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Comment Re:Why lasers? (Score 2) 115

Yes, thanks, I understand that their lab is not in outer space. The best man-made vacuums still contain about 1000 atoms per cubic centimeter(*). So my question stands-- how can they be sure their laser didn't hit a stray hydrogen atom?

(*)Interesting link here on the subject of ultra-high vacuums: http://physics.stackexchange.c...

Comment Re:Why lasers? (Score 2) 115

(disclaimer: I'm not a physicist.) I think the idea is they get the atom to flouresce? The atom absorbs a photon of light, which if it came from a laser we know the exact wavelength of, then emits a lower-energy photon at a longer wavelength, which we can then measure. The difference in energy gets absorbed by the electron (or positron) as it moves to a higher-energy orbital. (Or do you say anti-orbital?)

What I wonder about is, if the anti-hydrogen atom reacts exactly the same way as a hydrogen atom... how can they be sure they didn't accidentally hit a stray hydrogen atom, instead of the antihydrogen atom they were aiming for? I understand they are shooting into a vacuum chamber, but even the vacuum of space has hydrogen atoms floating around in it.

Comment Re:The targets aren't fixed points. (Score 1) 191

Yeah... How many cokeheads in withdrawl have you had to deal with?

Lots. It's part of my job.

It's real fun when they keep screaming at you in a paranoid delusion.

That's not how a coke addict in withdrawal behaves. I'm wondering now if *you've* ever seen one.

How many people have you tried to take care of who are having a bad trip on LSD?

Not that many, because LSD isn't a commonly used drug in Chicago, as far as I know. It's out there, but I would suppose it represents less than 0.01% of the drug use in this town. How many have *you* taken care of?

Comment Bad news for musicians (Score 1) 289

The trouble with audio-over-Bluetooth is that it introduces latency. So, there go several different use cases. Want to do multitrack recording? Sorry, you can't because the track you are playing along with is reaching your ears 20 ms too late. Want to plug a MIDI keyboard into the phone, so you can use the built-in sounds from Garageband? Want to use any one of the "virtual instrument" apps that you play using the touchscreen (there must be hundreds of these)? Get ready for a 20-ms delay between hitting the key and hearing a sound.

Comment Re:Unsurmountable obstacles (Score 1) 381

Anyway, the last time I have checked approximately 50% of world's population did not have proper sewer, and approximately 15% do not have running water and electricity. Just a small fraction of interstellar travel project would bring these necessities to the fellow human beings.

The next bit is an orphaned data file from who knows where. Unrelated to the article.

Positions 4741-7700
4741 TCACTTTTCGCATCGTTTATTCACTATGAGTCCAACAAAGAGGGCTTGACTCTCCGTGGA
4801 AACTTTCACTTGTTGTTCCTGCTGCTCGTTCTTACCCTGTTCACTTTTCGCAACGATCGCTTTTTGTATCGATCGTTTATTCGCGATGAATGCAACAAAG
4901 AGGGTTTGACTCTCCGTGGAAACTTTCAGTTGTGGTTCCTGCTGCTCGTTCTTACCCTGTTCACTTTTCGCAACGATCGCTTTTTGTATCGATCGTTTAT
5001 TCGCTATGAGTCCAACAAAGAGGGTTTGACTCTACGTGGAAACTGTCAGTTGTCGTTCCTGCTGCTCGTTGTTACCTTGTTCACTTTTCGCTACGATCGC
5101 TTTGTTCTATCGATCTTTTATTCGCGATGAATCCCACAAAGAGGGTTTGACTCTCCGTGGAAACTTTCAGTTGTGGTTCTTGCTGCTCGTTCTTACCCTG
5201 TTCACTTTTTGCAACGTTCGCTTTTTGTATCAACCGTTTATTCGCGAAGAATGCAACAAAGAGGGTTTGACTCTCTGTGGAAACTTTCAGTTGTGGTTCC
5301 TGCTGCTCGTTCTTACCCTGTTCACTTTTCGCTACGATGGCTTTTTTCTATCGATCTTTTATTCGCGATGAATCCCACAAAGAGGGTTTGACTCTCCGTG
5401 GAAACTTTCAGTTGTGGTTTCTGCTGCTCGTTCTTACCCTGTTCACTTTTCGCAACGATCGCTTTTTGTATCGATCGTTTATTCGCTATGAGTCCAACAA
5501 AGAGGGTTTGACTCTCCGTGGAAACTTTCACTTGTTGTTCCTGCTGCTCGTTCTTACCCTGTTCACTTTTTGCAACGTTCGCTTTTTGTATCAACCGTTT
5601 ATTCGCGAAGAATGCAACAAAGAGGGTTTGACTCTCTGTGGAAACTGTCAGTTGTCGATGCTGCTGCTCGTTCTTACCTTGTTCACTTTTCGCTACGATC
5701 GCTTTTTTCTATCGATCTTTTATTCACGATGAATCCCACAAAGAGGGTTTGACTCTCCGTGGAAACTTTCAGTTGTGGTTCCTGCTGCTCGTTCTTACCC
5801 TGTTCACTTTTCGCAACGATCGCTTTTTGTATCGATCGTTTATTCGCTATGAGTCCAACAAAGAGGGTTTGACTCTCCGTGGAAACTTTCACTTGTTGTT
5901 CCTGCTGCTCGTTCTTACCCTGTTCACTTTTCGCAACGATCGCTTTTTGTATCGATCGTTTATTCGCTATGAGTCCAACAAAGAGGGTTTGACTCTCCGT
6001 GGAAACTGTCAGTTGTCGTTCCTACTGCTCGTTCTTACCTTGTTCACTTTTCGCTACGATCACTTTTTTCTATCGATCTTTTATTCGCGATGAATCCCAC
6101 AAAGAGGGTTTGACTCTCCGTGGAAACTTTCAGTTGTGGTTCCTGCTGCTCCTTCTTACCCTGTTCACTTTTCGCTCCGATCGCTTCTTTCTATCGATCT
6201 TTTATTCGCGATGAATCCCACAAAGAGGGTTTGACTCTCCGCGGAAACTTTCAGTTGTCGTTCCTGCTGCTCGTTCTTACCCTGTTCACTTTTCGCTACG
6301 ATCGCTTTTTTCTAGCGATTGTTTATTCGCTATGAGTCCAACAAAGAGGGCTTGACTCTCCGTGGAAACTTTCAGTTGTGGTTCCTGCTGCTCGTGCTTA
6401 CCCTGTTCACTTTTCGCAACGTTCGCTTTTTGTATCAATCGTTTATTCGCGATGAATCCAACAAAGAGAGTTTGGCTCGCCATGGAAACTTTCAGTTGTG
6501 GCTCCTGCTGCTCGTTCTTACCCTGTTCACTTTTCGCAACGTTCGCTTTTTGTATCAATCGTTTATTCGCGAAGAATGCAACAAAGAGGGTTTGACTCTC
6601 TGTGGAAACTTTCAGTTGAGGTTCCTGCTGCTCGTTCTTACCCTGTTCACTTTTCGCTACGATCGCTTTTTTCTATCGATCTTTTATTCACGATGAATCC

"15%" of the world's population doesn't have running water? The number is closer to 50%. If you were *actually* concerned about water issues in the developing world, I suspect you would know that already. (And no... a "small fraction" of a $100 million research budget isn't going to bring indoor plumbing to 3.5 billion people).

Comment Re:Technology Paradox (Score 1) 226

I lived one zip code away from a large group of affluent Chicago suburbs for $700 monthly rent in 2010, which would have allowed me to buy 2-3 designer jeans per month for the cost of rent in your area

In Chicago, you can be living "one zip code away from an affluent neighborhood" and still be living in one of the worst f*cking ghettos in the US. (e.g. Austin, Woodlawn...) Rents may be cheap but it's hardly a bargain...

Comment Re:Placebos work! (Score 1) 287

Placebos work, so why shouldn't GPs be allowed to prescribe them? .

This is not an uncommon argument, even among physicians. But there's a simple rebuttal, in my view: Giving a placebo conflicts with the patient's right to be informed.

Patients deserve accurate and unbiased information about the risks and benefits of every medicine they are offered. Indeed, at every clinic I've worked in, the patient signs a form stating "I have been informed about the risks and benefits of this medication" (or words to that effect). If I give a patient a treatment that I know for certain is useless- let's say, a sugar pill that is dummied up to look like a prescription medication-- then I would have to inform the patient that I know the treatment to be useless. It's not OK for me to withhold that information, or to keep secrets from the patient, even if I think it's "for their own good".

(There's one exception to this rule: If the patient is enrolled in a clinical trial, they can be randomly assigned to receive either active treatment or placebo. But that's a special case, with special rules. And even in those cases the patient must be told about the process of randomization and how it works).